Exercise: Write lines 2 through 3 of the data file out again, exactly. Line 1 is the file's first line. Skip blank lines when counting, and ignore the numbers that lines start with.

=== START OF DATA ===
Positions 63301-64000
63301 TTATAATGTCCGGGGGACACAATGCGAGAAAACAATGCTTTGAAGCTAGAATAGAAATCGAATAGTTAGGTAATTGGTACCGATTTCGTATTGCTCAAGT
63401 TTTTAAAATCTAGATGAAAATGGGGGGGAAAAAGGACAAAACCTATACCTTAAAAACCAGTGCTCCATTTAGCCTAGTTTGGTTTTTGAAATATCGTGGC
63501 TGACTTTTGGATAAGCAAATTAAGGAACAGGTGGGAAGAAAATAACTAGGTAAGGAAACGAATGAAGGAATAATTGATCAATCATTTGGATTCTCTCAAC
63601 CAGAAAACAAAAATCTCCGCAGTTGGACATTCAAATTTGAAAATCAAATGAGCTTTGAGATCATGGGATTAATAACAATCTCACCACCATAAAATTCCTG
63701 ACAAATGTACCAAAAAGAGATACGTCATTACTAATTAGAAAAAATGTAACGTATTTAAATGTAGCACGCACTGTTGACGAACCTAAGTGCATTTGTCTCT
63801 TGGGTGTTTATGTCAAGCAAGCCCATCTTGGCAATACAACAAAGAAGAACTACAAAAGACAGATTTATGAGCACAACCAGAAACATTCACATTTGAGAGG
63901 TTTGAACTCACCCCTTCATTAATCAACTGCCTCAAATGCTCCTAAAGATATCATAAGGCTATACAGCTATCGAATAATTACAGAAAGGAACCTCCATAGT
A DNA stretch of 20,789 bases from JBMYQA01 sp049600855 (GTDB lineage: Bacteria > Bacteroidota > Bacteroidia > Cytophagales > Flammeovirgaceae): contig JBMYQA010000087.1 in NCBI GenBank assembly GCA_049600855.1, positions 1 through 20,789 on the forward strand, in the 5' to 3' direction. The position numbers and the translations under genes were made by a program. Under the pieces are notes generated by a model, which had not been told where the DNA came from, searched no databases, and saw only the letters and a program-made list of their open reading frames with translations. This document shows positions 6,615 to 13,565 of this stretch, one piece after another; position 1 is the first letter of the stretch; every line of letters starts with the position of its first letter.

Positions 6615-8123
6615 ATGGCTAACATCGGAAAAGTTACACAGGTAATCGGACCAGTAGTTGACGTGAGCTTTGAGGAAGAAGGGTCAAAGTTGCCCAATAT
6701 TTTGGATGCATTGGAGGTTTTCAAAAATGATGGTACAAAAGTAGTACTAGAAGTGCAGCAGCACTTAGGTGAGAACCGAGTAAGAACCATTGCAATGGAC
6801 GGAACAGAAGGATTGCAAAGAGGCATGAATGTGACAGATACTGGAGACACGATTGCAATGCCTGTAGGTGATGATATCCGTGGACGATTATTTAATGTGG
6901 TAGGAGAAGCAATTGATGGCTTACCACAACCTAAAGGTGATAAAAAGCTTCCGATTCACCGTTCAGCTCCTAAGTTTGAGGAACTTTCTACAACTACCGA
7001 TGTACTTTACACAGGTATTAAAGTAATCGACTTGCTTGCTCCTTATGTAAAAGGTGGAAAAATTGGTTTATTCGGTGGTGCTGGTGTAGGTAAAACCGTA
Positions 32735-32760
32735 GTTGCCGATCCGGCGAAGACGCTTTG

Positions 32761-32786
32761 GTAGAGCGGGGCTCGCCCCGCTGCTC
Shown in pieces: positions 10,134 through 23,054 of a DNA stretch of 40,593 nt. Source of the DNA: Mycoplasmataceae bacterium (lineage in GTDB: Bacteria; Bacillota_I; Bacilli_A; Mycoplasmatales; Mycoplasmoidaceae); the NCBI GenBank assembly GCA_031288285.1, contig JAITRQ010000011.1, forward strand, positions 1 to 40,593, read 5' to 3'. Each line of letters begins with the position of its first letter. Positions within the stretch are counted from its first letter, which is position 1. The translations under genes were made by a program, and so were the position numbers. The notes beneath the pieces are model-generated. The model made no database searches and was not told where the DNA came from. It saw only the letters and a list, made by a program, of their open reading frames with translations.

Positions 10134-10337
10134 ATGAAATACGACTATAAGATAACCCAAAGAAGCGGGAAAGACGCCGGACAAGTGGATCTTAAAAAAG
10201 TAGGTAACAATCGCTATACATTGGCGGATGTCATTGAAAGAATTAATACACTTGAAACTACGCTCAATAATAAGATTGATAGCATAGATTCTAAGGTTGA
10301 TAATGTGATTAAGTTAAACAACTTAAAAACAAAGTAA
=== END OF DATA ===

63301 TTATAATGTCCGGGGGACACAATGCGAGAAAACAATGCTTTGAAGCTAGAATAGAAATCGAATAGTTAGGTAATTGGTACCGATTTCGTATTGCTCAAGT
63401 TTTTAAAATCTAGATGAAAATGGGGGGGAAAAAGGACAAAACCTATACCTTAAAAACCAGTGCTCCATTTAGCCTAGTTTGGTTTTTGAAATATCGTGGC